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Recommended Digital Cameras and Lenses for Nightscape and Astro Photography

by Roger N. Clark

Night sky and astro photography poses a special challenge because it is an extremely low light environment. To capture enough light, you need large aperture area (meaning fast lenses). The best digital cameras for long exposure night sky and astro photography have low dark current and low pattern noise.


The Night Photography Series:


Contents

Introduction
Best Lenses for Night Sky and Astro Photography
Short Focal Length Lenses for Wider Angle Night Sky Photography
Medium Focal Length Lenses for Night Sky and Astro Photography
Long Focal Length Lenses for Deep-Sky Astro Photography
Best Digital Cameras for Night Sky and Astro Photography
Tracking Devices
Conclusions
References and Further Reading


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They may not be used except by written permission from Roger N. Clark.
All rights reserved.

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Introduction

Today's stock digital cameras have incredible sensitivity and when paired with new larger aperture lenses, amazing photos of the night sky are possible. Follow my guide for lenses below and you can make images like those here, and even better.

My guide is limited to stock digital cameras and lenses, with a purpose of dual use regular and astrophotography, and portability. I'll give a range of options regarding cost. I specifically will not discuss dedicated cooled astro CCD cameras (which are extremely expensive), nor huge telescopes and mounts which can similarly be very expensive, costing thousands or tens of thousands of dollars. Today's digital cameras and sharp large aperture lenses can produce night sky images only dreamed about in the later part of the 20th century and even then only with gear costing tens to hundreds of times more than what we can do today.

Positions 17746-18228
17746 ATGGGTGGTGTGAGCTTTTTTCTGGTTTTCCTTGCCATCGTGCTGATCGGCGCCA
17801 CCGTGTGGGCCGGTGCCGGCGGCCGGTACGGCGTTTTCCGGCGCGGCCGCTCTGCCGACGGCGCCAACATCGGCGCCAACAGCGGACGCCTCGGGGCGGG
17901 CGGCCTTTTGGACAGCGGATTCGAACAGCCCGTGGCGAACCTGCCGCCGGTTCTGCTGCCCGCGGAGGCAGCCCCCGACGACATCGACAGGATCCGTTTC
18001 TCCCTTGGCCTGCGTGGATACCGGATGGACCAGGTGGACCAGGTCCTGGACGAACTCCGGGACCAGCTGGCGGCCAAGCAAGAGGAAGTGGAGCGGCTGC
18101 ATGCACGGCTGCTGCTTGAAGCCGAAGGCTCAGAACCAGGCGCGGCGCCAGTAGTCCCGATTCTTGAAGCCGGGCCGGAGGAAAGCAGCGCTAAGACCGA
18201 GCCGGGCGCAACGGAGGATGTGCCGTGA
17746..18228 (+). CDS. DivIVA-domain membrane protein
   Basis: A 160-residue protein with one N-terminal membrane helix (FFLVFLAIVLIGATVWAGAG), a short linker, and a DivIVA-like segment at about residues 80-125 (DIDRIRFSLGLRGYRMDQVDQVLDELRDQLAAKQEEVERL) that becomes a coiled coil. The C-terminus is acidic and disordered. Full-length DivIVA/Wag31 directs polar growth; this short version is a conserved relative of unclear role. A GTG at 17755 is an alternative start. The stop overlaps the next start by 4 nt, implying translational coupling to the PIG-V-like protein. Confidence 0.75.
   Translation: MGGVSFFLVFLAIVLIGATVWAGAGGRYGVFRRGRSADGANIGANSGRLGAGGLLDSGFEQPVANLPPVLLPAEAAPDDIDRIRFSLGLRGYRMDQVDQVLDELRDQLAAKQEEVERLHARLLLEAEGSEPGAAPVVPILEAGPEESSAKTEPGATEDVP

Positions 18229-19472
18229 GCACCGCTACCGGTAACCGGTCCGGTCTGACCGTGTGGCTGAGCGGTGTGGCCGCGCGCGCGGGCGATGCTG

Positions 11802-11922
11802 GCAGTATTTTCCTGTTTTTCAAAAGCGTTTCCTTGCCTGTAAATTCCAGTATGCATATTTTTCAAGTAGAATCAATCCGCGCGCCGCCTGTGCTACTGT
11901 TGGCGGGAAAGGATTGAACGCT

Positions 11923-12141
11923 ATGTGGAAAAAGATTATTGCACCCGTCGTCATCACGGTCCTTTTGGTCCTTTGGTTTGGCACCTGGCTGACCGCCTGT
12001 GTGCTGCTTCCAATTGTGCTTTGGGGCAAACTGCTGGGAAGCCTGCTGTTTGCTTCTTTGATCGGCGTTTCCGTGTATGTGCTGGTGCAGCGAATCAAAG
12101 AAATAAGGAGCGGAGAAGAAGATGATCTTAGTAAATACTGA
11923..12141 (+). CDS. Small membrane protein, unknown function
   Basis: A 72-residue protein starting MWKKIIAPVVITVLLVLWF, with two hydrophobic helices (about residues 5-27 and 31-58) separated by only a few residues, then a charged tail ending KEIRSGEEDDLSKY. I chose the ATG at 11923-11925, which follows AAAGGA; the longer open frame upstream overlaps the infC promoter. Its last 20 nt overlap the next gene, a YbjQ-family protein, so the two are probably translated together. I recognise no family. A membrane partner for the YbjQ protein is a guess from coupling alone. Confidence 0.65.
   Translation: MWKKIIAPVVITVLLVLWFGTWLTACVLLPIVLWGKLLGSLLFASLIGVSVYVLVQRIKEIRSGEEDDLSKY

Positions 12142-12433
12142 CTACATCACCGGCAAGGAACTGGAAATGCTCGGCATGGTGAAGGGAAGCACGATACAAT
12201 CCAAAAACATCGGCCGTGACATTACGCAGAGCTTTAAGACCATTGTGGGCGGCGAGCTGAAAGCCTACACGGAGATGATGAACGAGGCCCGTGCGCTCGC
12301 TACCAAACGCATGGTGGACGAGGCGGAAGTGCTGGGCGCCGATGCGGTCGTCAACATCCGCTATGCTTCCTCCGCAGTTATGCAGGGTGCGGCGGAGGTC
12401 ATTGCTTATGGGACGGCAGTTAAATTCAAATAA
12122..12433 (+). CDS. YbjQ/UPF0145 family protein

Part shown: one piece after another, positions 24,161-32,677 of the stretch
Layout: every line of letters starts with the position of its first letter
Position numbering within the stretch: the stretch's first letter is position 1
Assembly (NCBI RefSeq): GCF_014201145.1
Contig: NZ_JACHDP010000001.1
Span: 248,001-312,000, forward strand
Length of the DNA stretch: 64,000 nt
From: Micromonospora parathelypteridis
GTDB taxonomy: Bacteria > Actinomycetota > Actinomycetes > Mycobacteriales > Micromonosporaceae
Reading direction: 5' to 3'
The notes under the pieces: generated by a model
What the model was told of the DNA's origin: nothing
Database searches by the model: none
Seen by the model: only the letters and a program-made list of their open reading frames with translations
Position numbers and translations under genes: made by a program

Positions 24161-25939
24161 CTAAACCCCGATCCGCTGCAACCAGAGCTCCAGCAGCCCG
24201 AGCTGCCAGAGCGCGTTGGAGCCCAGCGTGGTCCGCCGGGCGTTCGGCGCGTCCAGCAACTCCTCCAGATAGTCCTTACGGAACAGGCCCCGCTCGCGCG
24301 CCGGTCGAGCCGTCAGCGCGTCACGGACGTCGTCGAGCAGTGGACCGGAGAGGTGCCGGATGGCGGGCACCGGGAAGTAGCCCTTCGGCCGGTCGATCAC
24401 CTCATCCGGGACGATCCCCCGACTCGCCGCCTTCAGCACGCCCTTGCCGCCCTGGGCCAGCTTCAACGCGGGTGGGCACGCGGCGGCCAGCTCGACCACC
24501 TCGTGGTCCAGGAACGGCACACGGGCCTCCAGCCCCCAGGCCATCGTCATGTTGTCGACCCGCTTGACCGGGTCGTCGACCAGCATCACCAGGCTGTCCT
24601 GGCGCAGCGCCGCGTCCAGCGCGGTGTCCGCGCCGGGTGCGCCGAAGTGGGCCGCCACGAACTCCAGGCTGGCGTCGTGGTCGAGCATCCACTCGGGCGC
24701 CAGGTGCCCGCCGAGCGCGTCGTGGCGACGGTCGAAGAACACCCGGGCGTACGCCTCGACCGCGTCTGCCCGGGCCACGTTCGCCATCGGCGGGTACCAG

There are 4 components needed to produce beautiful astrophotos. I assume you have read the first parts of this series, specifically, Parts 1a and Part 1c. That should give you a basis for choosing lenses and cameras. Also see parts 4a (Astrophotography and Focal Length) and 4b (Astrophotography and Exposure). The 4 components are as follows. 1) The lens. The lens gathers the light. 2) The camera. The camera collects the light delivered by the lens, and a low noise camera is key. 3) Tracking device. Tracking allows you to keep the stars fixed within the frame as the Earth rotates. Tracking enables one to collect more light. 4) Post processing skills. Post processing skill is needed to coax out tiny faint signals from the night sky in the presence of ever-growing light pollution. Post processing is discussed later in this series.